It’s a beautiful cover, isn’t? For a behind-the-scenes of how the cover came to be, visit Mishaps & Adventures.
What’s so exciting about it? It’s described as a wild cross between Choose Your Own Adventure and a comic book. It’s like a flow-chart with a narrative! A maze with a plot!
It’s even got a seal-of-approval from Choose Your Own Adventure authors R. A. Montgomery and Edward Packard:
“Meanwhile is a wallop of a book/graphic novel.”- Montgomery
Having Scott McCloud say “Crazy + Genius = Shiga” doesn’t hurt either.
I’m very happy to have had a chance to interview Jason Shiga. It’s a two-part interview — the other part will be on my other blog.
Q: My book is about origami, your book IS origami. (Or kirgami, for the purists.) You’ve been working this angle for awhile, right? When did you first go beyond just drawing on a flat sheet of paper?
My very first interactive comic was called “the Last Supper” and it was literally origami.
The reader would unfold this square flap. An arrow printed on the flap would tell the reader which direction to unfold to get to the next panel in the story. Sometimes there were multiple arrows in which case the reader could choose which direction to unfold. The most challenging aspect of designing the project was that each progressive panel had to be slightly smaller than the previous because folding it up would slightly increase the size of the square flap. Additionally, all the squares had to tessellate perfectly onto one 11×17 sheet of paper.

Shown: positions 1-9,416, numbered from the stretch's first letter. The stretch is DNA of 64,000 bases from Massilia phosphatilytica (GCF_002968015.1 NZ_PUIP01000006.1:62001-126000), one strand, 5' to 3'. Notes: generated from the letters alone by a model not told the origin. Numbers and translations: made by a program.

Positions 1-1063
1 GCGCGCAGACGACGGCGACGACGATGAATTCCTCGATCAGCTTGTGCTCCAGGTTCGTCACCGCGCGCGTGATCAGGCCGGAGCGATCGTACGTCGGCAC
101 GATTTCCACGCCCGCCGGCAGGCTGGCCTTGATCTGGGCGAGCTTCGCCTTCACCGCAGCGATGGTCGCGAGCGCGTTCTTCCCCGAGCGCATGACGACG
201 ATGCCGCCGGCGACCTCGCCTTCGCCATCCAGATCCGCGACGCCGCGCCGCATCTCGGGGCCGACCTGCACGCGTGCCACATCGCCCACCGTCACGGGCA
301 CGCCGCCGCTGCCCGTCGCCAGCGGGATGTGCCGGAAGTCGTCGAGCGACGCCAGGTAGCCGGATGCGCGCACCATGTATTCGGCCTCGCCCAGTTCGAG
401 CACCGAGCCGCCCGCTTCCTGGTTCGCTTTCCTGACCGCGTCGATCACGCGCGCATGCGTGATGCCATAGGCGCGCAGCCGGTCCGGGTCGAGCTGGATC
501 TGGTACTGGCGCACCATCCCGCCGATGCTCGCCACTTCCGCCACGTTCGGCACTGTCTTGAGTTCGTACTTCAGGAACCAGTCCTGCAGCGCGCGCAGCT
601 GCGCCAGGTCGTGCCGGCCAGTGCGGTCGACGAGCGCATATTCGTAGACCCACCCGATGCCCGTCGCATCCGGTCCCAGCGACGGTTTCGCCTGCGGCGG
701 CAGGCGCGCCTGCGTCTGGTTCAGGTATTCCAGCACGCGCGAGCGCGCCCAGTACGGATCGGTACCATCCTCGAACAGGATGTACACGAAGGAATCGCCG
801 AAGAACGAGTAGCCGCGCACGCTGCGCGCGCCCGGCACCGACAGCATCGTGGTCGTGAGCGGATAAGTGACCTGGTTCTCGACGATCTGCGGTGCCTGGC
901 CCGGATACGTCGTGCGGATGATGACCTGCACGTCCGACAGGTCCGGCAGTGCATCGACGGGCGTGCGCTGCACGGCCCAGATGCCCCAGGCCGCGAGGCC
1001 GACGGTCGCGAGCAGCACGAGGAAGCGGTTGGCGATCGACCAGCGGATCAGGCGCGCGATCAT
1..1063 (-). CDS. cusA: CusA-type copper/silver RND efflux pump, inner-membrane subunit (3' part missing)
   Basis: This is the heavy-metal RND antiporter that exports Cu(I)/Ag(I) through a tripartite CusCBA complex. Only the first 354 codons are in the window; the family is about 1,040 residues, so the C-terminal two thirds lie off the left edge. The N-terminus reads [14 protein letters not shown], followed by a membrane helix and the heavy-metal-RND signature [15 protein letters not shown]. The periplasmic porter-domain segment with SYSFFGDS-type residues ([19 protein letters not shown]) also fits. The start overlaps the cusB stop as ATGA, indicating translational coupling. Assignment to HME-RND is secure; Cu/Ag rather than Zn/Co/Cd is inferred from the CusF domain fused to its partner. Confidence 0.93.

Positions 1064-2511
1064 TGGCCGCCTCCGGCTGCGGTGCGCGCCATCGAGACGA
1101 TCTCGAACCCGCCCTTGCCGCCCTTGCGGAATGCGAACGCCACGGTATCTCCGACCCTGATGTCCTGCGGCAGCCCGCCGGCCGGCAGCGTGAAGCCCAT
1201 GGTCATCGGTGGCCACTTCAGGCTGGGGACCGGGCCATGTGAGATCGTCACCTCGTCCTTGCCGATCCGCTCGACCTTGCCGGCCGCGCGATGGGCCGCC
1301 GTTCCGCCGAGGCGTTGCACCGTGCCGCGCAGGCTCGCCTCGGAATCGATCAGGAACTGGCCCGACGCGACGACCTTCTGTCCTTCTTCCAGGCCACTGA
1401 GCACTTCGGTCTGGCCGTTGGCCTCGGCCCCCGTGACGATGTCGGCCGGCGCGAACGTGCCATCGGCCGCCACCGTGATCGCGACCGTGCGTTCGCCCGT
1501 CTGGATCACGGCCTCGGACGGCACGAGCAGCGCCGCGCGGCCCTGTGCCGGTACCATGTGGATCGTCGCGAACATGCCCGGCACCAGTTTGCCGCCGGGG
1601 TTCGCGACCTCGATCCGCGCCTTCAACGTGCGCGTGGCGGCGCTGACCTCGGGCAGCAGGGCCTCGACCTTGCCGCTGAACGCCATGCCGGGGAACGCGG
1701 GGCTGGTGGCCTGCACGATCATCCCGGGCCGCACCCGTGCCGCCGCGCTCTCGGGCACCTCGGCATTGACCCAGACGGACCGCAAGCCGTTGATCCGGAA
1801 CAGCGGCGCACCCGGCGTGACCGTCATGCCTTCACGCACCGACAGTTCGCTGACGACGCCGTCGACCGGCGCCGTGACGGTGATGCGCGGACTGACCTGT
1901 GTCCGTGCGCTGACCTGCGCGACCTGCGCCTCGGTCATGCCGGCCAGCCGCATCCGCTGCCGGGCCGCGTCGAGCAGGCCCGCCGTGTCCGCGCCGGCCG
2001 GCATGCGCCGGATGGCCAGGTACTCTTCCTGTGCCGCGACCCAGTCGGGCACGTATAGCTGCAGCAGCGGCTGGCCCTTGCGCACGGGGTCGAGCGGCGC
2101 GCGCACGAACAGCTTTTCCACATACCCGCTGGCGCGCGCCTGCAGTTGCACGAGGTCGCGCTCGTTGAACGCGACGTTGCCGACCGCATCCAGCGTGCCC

At every convention I attend, there’s always at least one person who comes to my table with the entire thing unfolded and asks me to help them put it back together.
Q: Can you explain how Meanwhile works? Nearly 4,000 possible story combinations? I can’t wait!
Meanwhile works via a series of tubes that connect each panel to the next one in sequence. Sometimes the tubes lead right off the page and onto a tab on another page. Sometimes the tubes branch off and the reader can choose which direction they want the story to unfold. It sounds complicated but once you hold the book in your hands, it makes more sense.
The figure of 3,856 possible story combinations is a bit of an underestimation. The figure didn’t include storylines where you enter the incorrect code, or storylines that end in an infinite loop. There’s literally an infinite number of story combinations if you include storylines that have repeating panels.
Q: Those blurbs from the creators of Choose Your Own Adventure books are so impressive. You must have been pretty excited to get those! Did you read those books as a kid?
I read every single one of those books. I tried to get to every single ending too. I couldn’t get enough. Eventually I branched out into other series like, Which-Way Books, Twist-a-Plot, Time-Machine and what would eventually become my favorite gamebook series, Fighting Fantasy. But in terms of books, Sugarcane Island is still my favorite of all time, children or adult. When I read the blurb from Edward Packard, I nearly screamed.
Q: Favorite minor Star Wars character?